updating a Map entry’s Key, the entry needs to be deleted and replaced
    with one with the new Key. Therefore, you will first receive a Map Entry
    with *Delete* action and Key of the entry to delete. This will be
    followed by another Map Entry with *Add* action for the new (revised)
    entry along with the new Key and corresponding FieldList.
  • When an row is removed from the Order book e.g. if a Pending Order was filled, you will receive a Map entry with an Action of Delete and the Map Entry Key of the entry to erase

That should cover the main relevant points you need to be aware of when dealing with Order books.

Just to recap:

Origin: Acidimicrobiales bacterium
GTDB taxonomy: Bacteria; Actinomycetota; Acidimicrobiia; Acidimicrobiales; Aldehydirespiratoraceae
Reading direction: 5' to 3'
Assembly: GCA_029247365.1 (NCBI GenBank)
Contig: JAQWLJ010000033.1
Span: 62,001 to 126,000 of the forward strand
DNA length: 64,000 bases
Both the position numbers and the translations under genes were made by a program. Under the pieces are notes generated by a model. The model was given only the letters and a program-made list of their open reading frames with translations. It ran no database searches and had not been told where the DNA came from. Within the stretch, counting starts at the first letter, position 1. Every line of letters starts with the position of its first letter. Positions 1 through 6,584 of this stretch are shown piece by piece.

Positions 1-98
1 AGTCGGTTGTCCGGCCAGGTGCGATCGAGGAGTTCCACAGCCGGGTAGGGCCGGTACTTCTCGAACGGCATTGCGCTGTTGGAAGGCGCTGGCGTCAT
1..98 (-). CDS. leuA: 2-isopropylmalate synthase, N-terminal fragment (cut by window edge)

• Order Books are implemented using the MarketByOrder and MarketByPrice Reuters domain Models.
  • The payload consists of Summary Data (which is non-order specific information) and a Map where each entry contains a FieldList representing an Order / Price point.
  • The Map entries include an Action which instructs whether to Add the entry as a new row in the Order book, to Update an existing row or Delete an existing row.
  • For Add or Update entries if any of the Mandatory fields are missing the entry should be ignored.
  • Since Order books can be quite large, they are usually delivered as multi-part Refresh messages and the final Refresh message is indicated by the Complete flag being set

I am not going to cover much of the code required to request and process an Order book. This is because we already have Level 2 tutorials on our developer portal for most of our TREP and ELEKTRON APIs (see links at the end of the article). As the tutorials are basic console output applications, they don’t tend to address the multi-part Refresh mechanism, so I will cover that as part of the next section of this article.